I recently ventured to the beautiful city of Edinburgh to attend the international conference for designers and developers known as Design It; Build It, or DIBI for short. The theme of the two day conference this year was “Risk.” Our best work often happens when we take creative risks, but with risk comes potential problems and fear of failure.
Many of the speakers spoke about ways in which we can embrace these risks, consider bold ideas, overcome project challenges, and in Basak Haznedaroglu’s case, how we as designers can be good agents for change within an organisation. The central points in her talk, along with Tobias Ahlin’s talk, have echoed in my mind since the conference a few week ago.
How to be a Good Agent for Change
I was really looking forward to hearing from Basak, as she has worked as the design lead on many of my favourite apps, including Foursquare, Swarm and Wunderlist. Her talk also interested me a lot because of its relevance to my role as a User Experience Designer at TheAppBuilder. TheAppBuilder toolkit is used by innovators and change agents in large organisations who often face significant resistance to change.
As a UX Designer, I persistently champion the needs of the user, so Basak’s advice on how to make bold decisions and overcome anxieties regarding potential conflict with other people involved with the product was very insightful. She talked about how we as designers shouldn’t settle for out of the box design guides like Google’s Material Design, but to design for our curiosity and create something unique.
As she discussed this I immediately thought of Swarm’s delightful user experience, with its quirky user interface, friendly illustrated stickers to attach to check-ins and exciting animations when you achieve mayor status or add a new place to your log. Every detail matters, so it’s important to agonise over the seemingly “little things,” such as the language and interactions used in an app.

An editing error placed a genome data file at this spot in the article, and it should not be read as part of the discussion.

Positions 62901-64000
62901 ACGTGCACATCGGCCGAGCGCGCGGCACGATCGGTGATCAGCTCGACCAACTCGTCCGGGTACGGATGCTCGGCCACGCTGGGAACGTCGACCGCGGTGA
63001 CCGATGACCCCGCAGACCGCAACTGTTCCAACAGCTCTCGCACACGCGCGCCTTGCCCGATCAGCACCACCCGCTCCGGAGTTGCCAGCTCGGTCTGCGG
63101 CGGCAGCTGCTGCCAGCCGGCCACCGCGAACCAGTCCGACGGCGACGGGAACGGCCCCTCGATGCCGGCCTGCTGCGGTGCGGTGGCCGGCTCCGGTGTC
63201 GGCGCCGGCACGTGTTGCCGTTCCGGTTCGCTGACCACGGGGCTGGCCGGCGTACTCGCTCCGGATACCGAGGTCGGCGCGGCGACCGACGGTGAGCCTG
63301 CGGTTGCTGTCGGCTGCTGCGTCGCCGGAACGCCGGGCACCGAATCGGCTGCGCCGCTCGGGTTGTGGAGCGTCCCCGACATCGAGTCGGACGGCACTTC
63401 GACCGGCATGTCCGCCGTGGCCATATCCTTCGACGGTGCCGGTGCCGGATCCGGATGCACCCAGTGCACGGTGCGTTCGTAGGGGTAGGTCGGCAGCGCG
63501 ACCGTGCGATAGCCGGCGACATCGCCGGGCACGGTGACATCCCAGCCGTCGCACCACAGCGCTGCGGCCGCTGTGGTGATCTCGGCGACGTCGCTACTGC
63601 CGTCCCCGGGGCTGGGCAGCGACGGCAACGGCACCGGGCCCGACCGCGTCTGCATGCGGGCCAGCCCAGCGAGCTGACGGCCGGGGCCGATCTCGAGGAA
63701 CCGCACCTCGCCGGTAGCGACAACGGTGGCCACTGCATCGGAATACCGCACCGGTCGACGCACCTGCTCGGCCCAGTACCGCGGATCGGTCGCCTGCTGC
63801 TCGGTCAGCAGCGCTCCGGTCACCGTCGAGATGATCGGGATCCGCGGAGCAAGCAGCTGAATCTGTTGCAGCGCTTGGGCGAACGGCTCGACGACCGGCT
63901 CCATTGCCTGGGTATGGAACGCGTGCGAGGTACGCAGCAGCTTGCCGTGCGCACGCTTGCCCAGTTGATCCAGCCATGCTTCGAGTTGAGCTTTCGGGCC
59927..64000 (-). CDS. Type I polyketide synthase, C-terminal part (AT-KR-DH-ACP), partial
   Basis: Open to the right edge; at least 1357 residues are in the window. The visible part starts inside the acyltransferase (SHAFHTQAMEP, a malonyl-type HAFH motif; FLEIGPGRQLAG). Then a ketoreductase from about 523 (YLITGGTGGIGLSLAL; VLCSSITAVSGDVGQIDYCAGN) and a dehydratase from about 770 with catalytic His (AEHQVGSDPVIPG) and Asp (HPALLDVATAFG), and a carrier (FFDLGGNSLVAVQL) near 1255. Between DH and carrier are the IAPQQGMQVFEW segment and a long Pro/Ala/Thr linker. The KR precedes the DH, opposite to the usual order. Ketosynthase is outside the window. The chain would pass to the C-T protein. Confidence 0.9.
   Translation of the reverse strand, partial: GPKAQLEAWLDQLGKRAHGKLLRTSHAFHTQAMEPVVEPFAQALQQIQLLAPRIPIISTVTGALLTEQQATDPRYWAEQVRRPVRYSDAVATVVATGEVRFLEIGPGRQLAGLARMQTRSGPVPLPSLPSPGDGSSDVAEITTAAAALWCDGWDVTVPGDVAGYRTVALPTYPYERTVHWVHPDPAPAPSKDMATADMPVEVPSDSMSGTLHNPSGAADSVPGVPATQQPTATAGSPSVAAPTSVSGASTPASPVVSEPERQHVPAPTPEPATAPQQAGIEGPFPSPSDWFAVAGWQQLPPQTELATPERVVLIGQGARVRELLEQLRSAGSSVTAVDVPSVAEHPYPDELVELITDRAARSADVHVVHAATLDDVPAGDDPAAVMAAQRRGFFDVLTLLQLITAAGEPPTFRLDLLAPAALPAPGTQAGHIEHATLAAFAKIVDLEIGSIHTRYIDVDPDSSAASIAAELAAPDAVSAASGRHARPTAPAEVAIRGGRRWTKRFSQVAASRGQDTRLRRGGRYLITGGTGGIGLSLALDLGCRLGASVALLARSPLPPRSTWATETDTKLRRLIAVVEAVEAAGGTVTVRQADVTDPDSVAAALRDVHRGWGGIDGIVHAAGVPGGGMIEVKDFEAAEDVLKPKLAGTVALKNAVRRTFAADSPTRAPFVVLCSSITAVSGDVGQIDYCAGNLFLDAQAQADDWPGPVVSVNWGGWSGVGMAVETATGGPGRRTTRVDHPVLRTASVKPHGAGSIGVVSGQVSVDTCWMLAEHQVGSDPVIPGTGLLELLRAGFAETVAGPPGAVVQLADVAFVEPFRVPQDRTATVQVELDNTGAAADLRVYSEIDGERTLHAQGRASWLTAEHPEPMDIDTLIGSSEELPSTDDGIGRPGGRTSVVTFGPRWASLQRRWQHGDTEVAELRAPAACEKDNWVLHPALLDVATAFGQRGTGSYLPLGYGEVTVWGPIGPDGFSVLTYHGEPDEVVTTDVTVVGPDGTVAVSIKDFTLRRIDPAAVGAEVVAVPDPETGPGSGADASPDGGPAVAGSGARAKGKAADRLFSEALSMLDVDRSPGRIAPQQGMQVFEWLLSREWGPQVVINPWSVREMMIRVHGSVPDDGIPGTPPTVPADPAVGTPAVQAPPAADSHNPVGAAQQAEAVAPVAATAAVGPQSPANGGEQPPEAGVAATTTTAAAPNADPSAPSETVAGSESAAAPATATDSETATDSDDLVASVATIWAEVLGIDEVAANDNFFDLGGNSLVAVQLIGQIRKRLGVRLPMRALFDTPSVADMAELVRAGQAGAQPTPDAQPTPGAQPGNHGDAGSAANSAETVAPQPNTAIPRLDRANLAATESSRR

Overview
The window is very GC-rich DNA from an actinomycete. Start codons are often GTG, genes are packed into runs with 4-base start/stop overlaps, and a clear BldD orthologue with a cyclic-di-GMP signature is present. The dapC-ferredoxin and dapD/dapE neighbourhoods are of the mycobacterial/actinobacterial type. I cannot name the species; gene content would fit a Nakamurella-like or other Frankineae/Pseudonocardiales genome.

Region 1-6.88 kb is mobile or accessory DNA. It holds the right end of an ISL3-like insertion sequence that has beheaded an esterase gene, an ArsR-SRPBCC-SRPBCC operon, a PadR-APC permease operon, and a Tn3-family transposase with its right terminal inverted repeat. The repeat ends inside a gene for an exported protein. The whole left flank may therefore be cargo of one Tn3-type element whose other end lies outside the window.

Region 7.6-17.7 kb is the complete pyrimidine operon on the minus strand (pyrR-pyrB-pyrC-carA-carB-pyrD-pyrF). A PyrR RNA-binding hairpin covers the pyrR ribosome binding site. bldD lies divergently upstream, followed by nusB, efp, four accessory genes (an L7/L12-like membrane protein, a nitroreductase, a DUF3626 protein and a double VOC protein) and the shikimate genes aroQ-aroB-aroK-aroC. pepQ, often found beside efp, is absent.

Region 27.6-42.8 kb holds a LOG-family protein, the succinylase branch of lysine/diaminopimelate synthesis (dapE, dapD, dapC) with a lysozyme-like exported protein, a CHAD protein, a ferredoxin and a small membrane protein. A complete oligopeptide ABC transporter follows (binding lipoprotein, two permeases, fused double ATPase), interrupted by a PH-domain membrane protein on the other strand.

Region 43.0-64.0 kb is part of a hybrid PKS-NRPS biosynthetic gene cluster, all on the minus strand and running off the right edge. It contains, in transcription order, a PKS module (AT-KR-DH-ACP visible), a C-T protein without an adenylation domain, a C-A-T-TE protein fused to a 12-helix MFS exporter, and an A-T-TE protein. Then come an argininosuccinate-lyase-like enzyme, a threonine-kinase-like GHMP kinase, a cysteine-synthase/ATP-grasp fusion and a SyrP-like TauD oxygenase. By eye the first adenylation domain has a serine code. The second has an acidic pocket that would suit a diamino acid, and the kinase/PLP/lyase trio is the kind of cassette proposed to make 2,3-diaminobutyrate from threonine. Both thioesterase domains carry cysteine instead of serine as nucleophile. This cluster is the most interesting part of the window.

Not only did she speak on what we can do as individuals, but also on what we can do collectively as a company or as a design team to ensure we embrace change and take positive actions towards reaching our goals. As a company, we must build with intention and learn how to say “no” as a product that says yes to everything has no identity. We must respect user research to focus priorities and let features fight to be included in our product and prove their worth.
Effective Innovation with Design Bets
Another talk I found very valuable was that of Tobias Ahlin, a designer who has previously worked for Spotify and Github, who now works as the Lead Experience Designer at Minecraft in Sweden and teaches at creative business school Hyper Island.
Tobias aims to democratize the creative process with the use of an innovation framework known as Design BETs (Belief Exploration Trees). The framework can be used to organise our ideas under one goal. Tobias used the example of a coffee shop whose goal is to increase their 30 day retention by 10 percent.
He began by creating a Belief Exploration Tree for the coffee shop listing 3 ways in which they could change with the intention to increase their retention rate – food, coffee & drinks and customer service. These can be branched out further, for example, they could make the customer service more personal, speedier or more unique. If they aimed to make the customer service more personal they could consider writing the customers’ names on the cups, similarly to Starbucks.
Once the idea has been chosen we can flesh it out with a short description that describes the gist of it as well as a hypothesis describing what we expect to change (like increased customer delight and loyalty) which will lead to measurable impact, and what data or reasons lead us to believe this.
The whole process was fascinating as it allows you to discern the most impactful areas and explore a wide range of ideas. The same framework can be applied to digital products like TheAppBuilder.
Two Inspiring Days
DIBI was packed with many more interesting talks, ranging from using behaviour models to ensure your app is the one to succeed in a crowded market, to how we should strive to create ethical products in an online world where you’re constantly being tracked without consent.
The event also gave me the opportunity to meet with like-minded friends old and new while staying in one of my favourite cities! After a super couple of days in Edinburgh I’ve returned to the office excited to work on improving TheAppBuilder and sharing what I learned with the team. Thanks for hosting such a great event, DIBI!